What Hanukkah means for Jamaicans
By Dana Evan Kaplan, Guest Columnist
The Jewish holiday of Hanukkah begins this year at sundown on Saturday, December 8. Hanukkah is an eight-day holiday commemorating the rededication of the Temple in Jerusalem at the time of the Revolt of the Maccabees in the 2nd century BCE, about 2,200 years ago. One of the major observances is the lighting of the lights in an eight-branched Hanukkah Menorah, also called a Hanukkiah.
We light one additional candle each night using the shamash, a separate candle used to light all the other candles which is given a distinct location, usually above all the other candles. Hanukkah is, therefore, called the Festival of Lights. It stands for freedom - from oppression and freedom to build a just society.
What many people misunderstand is that freedom is not necessarily the right to act in any manner that we choose. While we hope that we can have a wide range of flexibility to do what we feel is personally satisfying, freedom means securing for everyone an equal opportunity for a joyful life. We need to have the right to think and speak, come together and move about, choose and choose not to choose, as we feel appropriate.
Right to free speech
One of the most important freedoms is the freedom of expression. We treasure our freedom of speech, the right to talk freely without being censured or having to censure ourselves out of fear of retaliation. This right is so fundamental that it is recognised as a human right under Article 19 of the Universal Declaration of Human Rights. That is what is so wonderful to observe in Jamaica today.
As the new rabbi of the Jewish community, I hear a variety of political viewpoints expressed. Fortunately, everyone that I have spoken to expresses these positions thoughtfully and respectfully.
Hanukkah also stands for the freedom of every person to worship God in his/her own way according to the ancient sources; King Antiochus III of the Seleucid Empire of Syria guaranteed his Jewish subjects the right to "live according to their ancestral customs" and to continue to worship in their great temple in Jerusalem according to traditional Jewish rites.
But when Antiochus IV Epiphanes took over from his father, he rejected this formula of tolerance. We don't know why he decided to deviate from his father's policies, but we do know the consequences of his decision.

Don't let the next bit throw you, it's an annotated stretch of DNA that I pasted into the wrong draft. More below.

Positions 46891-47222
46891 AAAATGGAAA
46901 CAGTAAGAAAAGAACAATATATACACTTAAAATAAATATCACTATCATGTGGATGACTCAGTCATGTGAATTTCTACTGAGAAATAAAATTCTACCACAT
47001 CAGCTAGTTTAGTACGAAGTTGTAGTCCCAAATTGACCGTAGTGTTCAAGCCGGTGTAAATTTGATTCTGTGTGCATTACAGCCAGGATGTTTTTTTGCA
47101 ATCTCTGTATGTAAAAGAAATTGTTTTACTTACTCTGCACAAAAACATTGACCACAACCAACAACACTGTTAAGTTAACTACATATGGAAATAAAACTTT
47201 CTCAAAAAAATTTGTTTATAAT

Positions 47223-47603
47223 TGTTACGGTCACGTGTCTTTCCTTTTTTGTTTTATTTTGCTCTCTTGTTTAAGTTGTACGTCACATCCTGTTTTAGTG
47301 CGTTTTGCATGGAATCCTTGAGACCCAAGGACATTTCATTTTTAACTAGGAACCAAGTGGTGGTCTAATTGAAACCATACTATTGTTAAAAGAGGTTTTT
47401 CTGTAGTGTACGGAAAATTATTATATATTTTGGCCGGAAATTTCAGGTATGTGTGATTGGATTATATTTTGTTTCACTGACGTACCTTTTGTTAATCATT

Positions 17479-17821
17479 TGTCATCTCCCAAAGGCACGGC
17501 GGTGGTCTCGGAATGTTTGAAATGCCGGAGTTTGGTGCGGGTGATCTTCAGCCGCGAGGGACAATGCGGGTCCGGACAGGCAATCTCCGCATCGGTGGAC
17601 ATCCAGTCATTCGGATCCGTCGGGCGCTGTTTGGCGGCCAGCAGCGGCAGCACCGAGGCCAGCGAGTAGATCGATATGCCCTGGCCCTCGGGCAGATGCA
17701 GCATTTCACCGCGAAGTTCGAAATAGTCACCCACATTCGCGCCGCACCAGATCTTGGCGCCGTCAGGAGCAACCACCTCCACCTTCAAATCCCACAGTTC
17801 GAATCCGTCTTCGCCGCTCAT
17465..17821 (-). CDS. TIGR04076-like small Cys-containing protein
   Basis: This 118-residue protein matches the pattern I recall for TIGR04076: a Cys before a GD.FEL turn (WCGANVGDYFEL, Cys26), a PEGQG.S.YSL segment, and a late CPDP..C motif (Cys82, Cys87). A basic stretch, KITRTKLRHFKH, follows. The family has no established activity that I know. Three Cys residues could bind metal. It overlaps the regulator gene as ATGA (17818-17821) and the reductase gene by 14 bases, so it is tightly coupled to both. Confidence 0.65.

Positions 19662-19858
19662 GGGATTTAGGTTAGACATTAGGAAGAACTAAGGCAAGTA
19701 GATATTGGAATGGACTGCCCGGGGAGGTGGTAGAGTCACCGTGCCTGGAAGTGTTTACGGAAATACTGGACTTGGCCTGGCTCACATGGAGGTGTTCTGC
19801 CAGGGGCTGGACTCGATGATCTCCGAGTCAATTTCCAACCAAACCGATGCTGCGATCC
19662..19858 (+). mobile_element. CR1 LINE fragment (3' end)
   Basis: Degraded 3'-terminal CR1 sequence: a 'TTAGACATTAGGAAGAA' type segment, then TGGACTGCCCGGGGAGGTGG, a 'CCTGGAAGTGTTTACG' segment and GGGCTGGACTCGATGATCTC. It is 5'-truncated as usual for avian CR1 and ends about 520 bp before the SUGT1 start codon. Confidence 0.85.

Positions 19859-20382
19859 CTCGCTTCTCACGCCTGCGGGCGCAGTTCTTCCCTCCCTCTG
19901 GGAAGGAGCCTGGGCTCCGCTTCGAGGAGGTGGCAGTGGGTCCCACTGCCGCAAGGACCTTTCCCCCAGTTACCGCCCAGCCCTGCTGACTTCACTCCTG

The Temple in Jerusalem was looted and sacrifices stopped. In 167 BCE, Antiochus ordered an altar to Zeus erected in the temple, ordering pigs to be sacrificed to the Greek gods. The result was the outbreak of the Maccabean revolt. Mattityahu and his five sons led a rebellion which took advantage of their intimate knowledge of the geography of the land of Israel, leading the Greek Syrians into traps.
Grateful for religious freedom
As Jamaican Jews, we have been enormously appreciative of the religious freedom that we have been granted on this glorious tropical island. We came here as refugees fleeing the Spanish and Portuguese inquisitions where we were forced to convert to a religion against our wills and then persecuted for even the slightest suspicion that we were not zealously upholding the faith that had been forced upon us. As a consequence, we appreciate the freedom of religion that has been a cornerstone of the Jamaican civil religion for so many years.
We understand that freedom is based on the preservation of civil liberties for all. Civil liberties are rights such as the freedom from forced labour and slavery, freedom from unreasonable interrogation and torture, the right to defend oneself and have a fair trial if accused, the right to marry and build a family, and so forth.
If we can continually learn and grow, we can build a social contract between those of us who are leading and those of us who are being led. The results, we pray, will bring us both positive liberty and negative liberty, as Isaiah Berlin explained it. A negative liberty is a condition in which we are protected from the arbitrary exercise of authority (read: tyranny), while positive liberty means having the opportunity to grow and prosper independently without unnecessary restraints.
As Jamaican Jews celebrate Hanukkah and Jamaican Christians prepare for Christmas in a few weeks, we can all agree on the importance of freedom in the full sense of the term. May the Festival of Lights usher in a new secular year of peace and understanding, of cooperation and love.
Dana Evan Kaplan is a rabbi. Email feedback to firstname.lastname@example.org.